On the Origin of Floods in the USA: The Role of Large Scale Climate Processes
Hyun-Han Kwon, Columbia Univ., New York, NY; and A. F. Khalil and U. Lall
We explore the climatic factors underlying major rain induced floods in the USA. The initial hypothesis of our research was that large scale atmospheric moisture fluxes rather than local convection is responsible for annual maximum floods with exceedance probability below some threshold, given that the associated drainage basin area is larger than some threshold. This hypothesis was explored using annual maximum flood data from the USGS HCDN data set that is purportedly minimally affected by regulation and diversion of flows. Stations from large and small drainage areas were selected from 4 climate regions in the country, and in each case atmospheric moisture fluxes were computed for the major floods at each station for the 5 days preceding and the 2 days succeeding the flood event. The NCEP-reanalysis data set was used for these analyses. Composites of daily atmospheric moisture fluxes for the major flood events and corresponding daily and seasonal SST fields (from NCEP re-analysis) were developed. The initial conclusions are that floods larger than the 10 year flood in any region in the country, and for all the drainage areas investigated are determined by large scale, organized atmospheric moisture transport, which is in turn related to specific SST configurations. Thus, a case can be made for a physically based approach for the analysis of major US floods.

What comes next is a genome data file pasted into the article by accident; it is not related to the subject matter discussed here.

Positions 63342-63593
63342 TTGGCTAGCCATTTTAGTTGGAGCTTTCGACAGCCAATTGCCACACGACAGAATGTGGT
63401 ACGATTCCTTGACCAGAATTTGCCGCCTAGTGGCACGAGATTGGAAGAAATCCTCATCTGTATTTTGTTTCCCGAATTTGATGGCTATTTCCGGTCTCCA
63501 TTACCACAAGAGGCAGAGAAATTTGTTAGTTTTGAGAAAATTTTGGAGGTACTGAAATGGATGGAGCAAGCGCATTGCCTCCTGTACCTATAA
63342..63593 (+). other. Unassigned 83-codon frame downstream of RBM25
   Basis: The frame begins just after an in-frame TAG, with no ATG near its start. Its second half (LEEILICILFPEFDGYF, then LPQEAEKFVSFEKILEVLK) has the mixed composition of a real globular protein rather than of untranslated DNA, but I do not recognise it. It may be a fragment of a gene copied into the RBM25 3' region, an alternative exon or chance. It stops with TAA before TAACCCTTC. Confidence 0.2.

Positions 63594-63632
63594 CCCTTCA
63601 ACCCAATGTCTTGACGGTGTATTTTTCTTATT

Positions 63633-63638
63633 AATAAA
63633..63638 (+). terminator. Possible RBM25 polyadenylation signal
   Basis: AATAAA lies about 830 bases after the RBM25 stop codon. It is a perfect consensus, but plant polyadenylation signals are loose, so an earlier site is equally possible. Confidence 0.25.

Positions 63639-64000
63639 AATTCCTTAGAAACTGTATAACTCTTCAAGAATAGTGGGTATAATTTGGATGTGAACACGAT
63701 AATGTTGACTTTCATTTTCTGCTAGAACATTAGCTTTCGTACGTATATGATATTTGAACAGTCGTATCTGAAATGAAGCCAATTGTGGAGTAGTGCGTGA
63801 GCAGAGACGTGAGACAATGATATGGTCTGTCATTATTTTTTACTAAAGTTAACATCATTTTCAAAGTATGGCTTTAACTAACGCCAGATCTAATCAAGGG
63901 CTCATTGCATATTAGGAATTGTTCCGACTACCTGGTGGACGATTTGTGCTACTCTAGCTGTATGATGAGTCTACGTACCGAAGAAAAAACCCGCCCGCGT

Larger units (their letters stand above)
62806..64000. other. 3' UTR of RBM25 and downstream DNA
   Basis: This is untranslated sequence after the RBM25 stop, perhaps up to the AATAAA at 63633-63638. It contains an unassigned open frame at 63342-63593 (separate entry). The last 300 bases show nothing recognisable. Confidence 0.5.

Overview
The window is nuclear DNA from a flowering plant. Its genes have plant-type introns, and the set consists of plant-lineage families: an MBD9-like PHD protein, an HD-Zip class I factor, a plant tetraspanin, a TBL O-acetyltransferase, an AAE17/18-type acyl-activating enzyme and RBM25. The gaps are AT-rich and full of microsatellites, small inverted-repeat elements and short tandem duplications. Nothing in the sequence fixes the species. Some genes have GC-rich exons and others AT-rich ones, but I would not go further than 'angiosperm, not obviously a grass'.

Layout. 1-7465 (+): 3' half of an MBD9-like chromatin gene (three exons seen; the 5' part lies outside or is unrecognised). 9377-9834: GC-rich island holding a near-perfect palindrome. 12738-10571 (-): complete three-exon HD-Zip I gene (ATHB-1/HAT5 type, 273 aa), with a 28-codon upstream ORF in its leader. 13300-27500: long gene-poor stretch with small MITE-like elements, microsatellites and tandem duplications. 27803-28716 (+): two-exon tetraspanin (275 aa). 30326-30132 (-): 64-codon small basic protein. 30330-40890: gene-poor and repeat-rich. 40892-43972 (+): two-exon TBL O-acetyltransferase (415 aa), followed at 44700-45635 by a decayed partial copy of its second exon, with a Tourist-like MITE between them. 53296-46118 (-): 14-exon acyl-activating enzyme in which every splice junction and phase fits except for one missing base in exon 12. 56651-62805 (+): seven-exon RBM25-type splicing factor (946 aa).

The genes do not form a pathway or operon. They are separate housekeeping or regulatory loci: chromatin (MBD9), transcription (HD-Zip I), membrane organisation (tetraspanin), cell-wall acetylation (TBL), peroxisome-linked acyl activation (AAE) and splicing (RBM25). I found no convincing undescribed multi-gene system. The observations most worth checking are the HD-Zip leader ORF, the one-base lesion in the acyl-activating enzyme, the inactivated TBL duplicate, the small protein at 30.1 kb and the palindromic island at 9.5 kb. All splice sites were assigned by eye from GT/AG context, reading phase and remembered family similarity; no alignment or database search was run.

Session 6B, Weather to Climate Scale Flood Forecasting
Thursday, 18 January 2007, 1:30 PM-4:45 PM, 211
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